Still, setting aside the sociopolitical concerns, this movie objectifies the male body in glorious, glorious ways. The stripping montages are breathtaking. There is bare, shiny flesh thrusting and gyrating and grinding the air or women in the audience and it is all eminently watchable.
At one point, Channing starts to dance to Pony by Ginuwine and I wanted to tear my shirt off and throw it at the screen along with my bra and panties. Future husband, please note that song, will get the job done, every single time. I’m not proud of it, but this is the way it is. I restrained myself, but barely, and instead, hid further in my shirt, allowing only my eyes to peek out so I could not miss a single perfect moment of my boyfriend baring his flesh for me. I was really invested. My face was burning, burning hot.
There are many highlights but I think my favorite was in this scene, on the Fourth of July after the party on the sandbar. The men all strip down to their thongs and every woman in that theater was on the edge of her seat.
We were all hoping they would tear those thongs off and just….show us everything. Suddenly, a huge American flag falls down, and all we can see is the men in silhouette. From the back of the theater, bless her heart, a woman shouted, “OH COME ON,” loud and clear as day, her voice tinged with intense sexual frustration. Almost everyone laughed but we were thinking it, too. This movie was really excellent at keeping you on the edge. And for what? We all know what the penis looks like. It is, frankly, not the most aesthetic organ in the world. And still, Soderbergh managed to create this strange…anticipation, this tension, this desire to see something forbidden, something taboo and it made the viewing experience excellent.
Magic Mike got me thinking about female desire, the expression thereof, and the popularity of Fifty Shades of Grey and this new hot summer book On the Island (which goddamnit, I read and I loved) and the intensity of the reactions women were having in the theater. People are deeply surprised that E.L. James is making a million dollars a week because FSOG is selling so well. They’re surprised not just because the book is derivative, badly written, and problematic, but also because, the success of the book speaks to the fact that women have sexual desires and enjoy having outlets for that sexual desire. I am not surprised the book is doing well, not really. It’s just a more socially acceptable kind of porn.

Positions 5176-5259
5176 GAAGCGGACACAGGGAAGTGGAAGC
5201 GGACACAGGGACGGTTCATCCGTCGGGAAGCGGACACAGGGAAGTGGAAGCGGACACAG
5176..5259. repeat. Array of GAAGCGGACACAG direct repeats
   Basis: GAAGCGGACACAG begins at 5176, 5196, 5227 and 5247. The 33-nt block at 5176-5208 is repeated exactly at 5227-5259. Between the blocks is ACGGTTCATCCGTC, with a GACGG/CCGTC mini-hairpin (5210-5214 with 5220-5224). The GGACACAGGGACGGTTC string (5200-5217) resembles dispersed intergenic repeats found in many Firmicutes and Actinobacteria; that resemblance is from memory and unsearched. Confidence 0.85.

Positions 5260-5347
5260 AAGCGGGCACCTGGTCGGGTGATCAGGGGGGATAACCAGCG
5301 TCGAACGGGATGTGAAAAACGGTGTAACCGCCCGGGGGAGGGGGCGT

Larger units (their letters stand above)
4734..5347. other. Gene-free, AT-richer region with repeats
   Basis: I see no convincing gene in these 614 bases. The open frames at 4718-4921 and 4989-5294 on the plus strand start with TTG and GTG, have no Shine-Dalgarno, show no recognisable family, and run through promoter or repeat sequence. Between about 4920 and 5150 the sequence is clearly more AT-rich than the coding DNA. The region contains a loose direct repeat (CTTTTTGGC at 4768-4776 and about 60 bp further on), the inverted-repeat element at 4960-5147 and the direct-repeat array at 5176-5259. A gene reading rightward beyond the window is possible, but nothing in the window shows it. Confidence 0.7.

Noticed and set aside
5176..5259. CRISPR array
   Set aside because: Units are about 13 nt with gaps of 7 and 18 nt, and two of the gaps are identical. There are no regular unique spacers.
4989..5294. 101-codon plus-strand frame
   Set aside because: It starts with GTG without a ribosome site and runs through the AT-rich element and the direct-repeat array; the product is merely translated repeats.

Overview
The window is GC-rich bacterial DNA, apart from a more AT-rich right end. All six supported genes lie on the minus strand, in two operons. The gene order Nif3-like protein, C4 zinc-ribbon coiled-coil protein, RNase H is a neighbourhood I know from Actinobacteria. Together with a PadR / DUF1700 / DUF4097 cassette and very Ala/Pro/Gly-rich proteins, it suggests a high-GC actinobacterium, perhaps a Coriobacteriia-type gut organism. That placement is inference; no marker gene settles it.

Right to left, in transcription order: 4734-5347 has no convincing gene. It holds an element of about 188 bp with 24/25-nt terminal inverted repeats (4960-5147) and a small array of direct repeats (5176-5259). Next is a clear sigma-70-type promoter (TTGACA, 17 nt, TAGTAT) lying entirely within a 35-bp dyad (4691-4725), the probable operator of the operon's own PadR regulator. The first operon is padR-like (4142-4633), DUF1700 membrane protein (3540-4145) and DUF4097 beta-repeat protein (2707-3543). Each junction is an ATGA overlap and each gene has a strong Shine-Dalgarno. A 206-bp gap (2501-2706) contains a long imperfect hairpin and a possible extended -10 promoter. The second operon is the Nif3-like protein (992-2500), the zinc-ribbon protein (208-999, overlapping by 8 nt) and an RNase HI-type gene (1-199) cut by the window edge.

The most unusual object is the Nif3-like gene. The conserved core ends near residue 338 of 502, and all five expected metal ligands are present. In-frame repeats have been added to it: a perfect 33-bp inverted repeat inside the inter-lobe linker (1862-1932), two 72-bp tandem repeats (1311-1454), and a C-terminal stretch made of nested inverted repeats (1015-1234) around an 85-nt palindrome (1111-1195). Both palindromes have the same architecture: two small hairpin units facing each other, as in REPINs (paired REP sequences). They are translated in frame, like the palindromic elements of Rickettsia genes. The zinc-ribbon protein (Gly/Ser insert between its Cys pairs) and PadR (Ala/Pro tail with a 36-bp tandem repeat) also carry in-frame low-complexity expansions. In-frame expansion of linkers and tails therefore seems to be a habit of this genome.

For whatever reason, our culture remains flabbergasted that women experience sexual desire and so every time there’s a FSOG or a Magic Mike or an On the Island, there is going to be all sorts of intellectual consternation. OMG! What is going on? Why are women flocking to these books? Why was the audience so breathless at the screening of Magic Mike? Why are women acknowledging that they get turned on? The heresy!
These same questions are not asked, at least not anymore, when men watch porn, read lad mags and nudie mags, heckle women on the street, and otherwise openly express their sexual desire. Men have always felt like openly expressing their sexual desire is one of their inalienable rights. Men, heterosexual men, have always had lots of options, too. The female body is blatantly exploited in almost every realm–advertising, television, movies. They can appreciate the female form even without accessing pornography or strip clubs. It is rare that the male body is exploited in the same way. I remember when Dennis Franz bared his ass on NYPD Blue. It was quite a thing and quite groundbreaking but it was also… Dennis Franz, not, you know, a young hot guy. Progress is slow in these matters.
There’s also the fact that so much of our cultural production caters to male desire and the male gaze. In FSOG, On the Island, and Magic Mike, setting aside for the moment the ridiculous problems of FSOG, female pleasure is the focus. Female desire is satisfied. The female gaze is encouraged. That happens so rarely.
I read this wonderful interview today where Jessica Francis Kane, for The Morning News, interviewed her mother, who worked as a secretary for Playboy during the 1960s. The whole interview is fascinating but when asked about the office environment, Kane’s mother says, ” Sexual overtones were in the air, like breathing. It was the culture, not just at Playboy. Women were objects of desire, period.” She also talked about how it was a generally pleasant working atmosphere–the sexual tension was there and openly expressed by men but not in a way that was burdensome.
Magic Mike and FSOG and On the Island allow women to openly express desire in ways that are not burdensome, in ways that are culturally sanctioned. There is none of the culturally assigned seaminess of going to a porn store or actually sitting in a strip club (things I do not personally find seamy). These are mainstream texts so women can hide in plain sight doing what men have always done–satisfying their desires. FSOG is going to keep selling like crazy and I suspect Magic Mike is going to make a fortune because, well, women have been waiting a really long time. Magic Mike is going to be critically recognized for being more than just a fun movie about male strippers because in its way, it is really kind of revolutionary. It is a movie that actively courts the female gaze in ways we so rarely see. There’s a lot of unexpressed desire that has been building and building and building and these kinds of texts tap into that desire and they tap it really, really well.